Washington Editor

Neurogen Corp. said top-line results from a Phase IIa trial of its oral C5a antagonist in asthma patients failed to demonstrate statistical significance.

Nevertheless, the company intends to further analyze data from the 142-patient trial to determine whether the candidate, NGD 2000-1, produced a therapeutic benefit in any subset of patients.

Despite the poor results, Neurogen's stock (NASDAQ:NRGN) held up fairly well, falling just 36 cents Tuesday to close at $8.72.

Of the Phase IIa, William Koster, company president and CEO, told BioWorld Today: "Clearly, this is not the most desirable news, but this is one of a number of [programs] we have going on within our organization. We are the first ones out there with the C5a antagonist. We feel this compound is a good regulator of the C5a receptor; it has all the appropriate pharmacokinetics and bioavailability - but again, we are the first ones out there and we are traveling in unchartered waters."

The Phase IIa was a randomized, double-blind, placebo-controlled study conducted in 16 clinical centers where patients were dosed for 28 days with either placebo or the drug at one of three dose levels twice a day. The primary endpoint measured forced expiratory volume in one second, the most frequently used lung function index for assessing bronchoconstriction or bronchodilatation in asthmatics. Secondary endpoints included an assessment of disease signs and symptoms and the use of albuterol, a common rescue medication used by asthma patients, the company said.

Jim Cassella, Neurogen's senior vice president of clinical research and development, told BioWorld Today the trial was a standard asthma study, "but at the end of the day, we did not see any statistically significant signals for treatment conditions in either the primary or secondary endpoints."

Meanwhile, Neurogen, of Branford, Conn., is conducting a Phase IIa for use of NGD 2000-1 in rheumatoid arthritis patients. Cassella expects to complete enrollment of the 48-patient trial during the first quarter.

As far as other indications go, Cassella said the company has a few possibilities in mind, but will make decisions later regarding which ones - if any - it will pursue.

"I think the beauty of the C5a mechanism is that it's involved with a lot of inflammatory processes," he said. "We picked RA and asthma because those are two very clear indications where we had the right alignment of the mechanism involved in the disease and the feasibility to do the studies. So we started both of these trials around the same time; we wanted to conduct them in parallel because we think there is a good probability that the mechanism is important for those indications."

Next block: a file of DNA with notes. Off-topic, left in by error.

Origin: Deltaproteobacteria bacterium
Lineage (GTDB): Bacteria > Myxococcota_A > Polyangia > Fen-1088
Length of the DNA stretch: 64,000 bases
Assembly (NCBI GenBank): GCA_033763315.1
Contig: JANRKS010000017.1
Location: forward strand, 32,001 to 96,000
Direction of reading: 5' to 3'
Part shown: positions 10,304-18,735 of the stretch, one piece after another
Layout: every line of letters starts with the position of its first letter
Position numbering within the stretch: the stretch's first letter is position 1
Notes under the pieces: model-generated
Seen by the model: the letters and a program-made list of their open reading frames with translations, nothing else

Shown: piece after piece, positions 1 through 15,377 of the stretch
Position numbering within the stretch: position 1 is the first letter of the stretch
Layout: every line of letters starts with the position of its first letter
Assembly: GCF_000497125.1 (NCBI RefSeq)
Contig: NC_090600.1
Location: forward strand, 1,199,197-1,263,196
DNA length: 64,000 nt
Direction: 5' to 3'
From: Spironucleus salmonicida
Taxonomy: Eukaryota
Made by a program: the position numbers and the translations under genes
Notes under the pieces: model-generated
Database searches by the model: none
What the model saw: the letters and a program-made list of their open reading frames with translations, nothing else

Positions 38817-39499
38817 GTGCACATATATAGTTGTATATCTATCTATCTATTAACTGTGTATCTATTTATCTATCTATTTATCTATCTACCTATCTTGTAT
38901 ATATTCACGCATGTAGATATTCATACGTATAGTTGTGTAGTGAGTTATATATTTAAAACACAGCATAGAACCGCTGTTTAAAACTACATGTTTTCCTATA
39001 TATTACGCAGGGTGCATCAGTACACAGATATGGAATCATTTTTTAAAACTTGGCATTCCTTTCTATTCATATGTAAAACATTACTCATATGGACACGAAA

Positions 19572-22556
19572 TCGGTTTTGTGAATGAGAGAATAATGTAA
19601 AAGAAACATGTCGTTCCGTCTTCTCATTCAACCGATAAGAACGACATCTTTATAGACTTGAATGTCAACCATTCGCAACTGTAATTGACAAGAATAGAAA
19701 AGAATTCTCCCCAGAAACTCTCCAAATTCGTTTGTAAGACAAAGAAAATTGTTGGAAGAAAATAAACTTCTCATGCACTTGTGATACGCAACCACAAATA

The C5a program was discovered and is owned by Neurogen. It has not been partnered. Steve Davis, Neurogen's executive vice president and chief business officer, told BioWorld Today the company wanted to advance the program on its own.

However, Neurogen has a number of partnerships with other large firms. For example, Neurogen and New York-based Pfizer Inc. have enjoyed a decade-long relationship surrounding gamma-aminobutyric acid-based (GABA) drugs. Currently the partners are taking an insomnia drug through Phase I. (See BioWorld Today, Feb. 10, 1992; Dec. 11, 1997; and June 19, 1999.)

In other areas, Merck & Co. Inc., of Whitehouse Station, N.J., and Neurogen have a deal potentially worth $118 million to Neurogen to discover and develop pain medications that target the vanilloid receptor. (See BioWorld Today, Dec. 2, 2003.)

And Neurogen in the last month received a $1 million preclinical milestone payment from Aventis SA, of Strasbourg, France, in accordance with a deal to develop drugs that target corticotrophin-releasing factor (CRF-1) for depression, anxiety and other stress-related disorders.

Neurogen also has an unpartnered obesity program.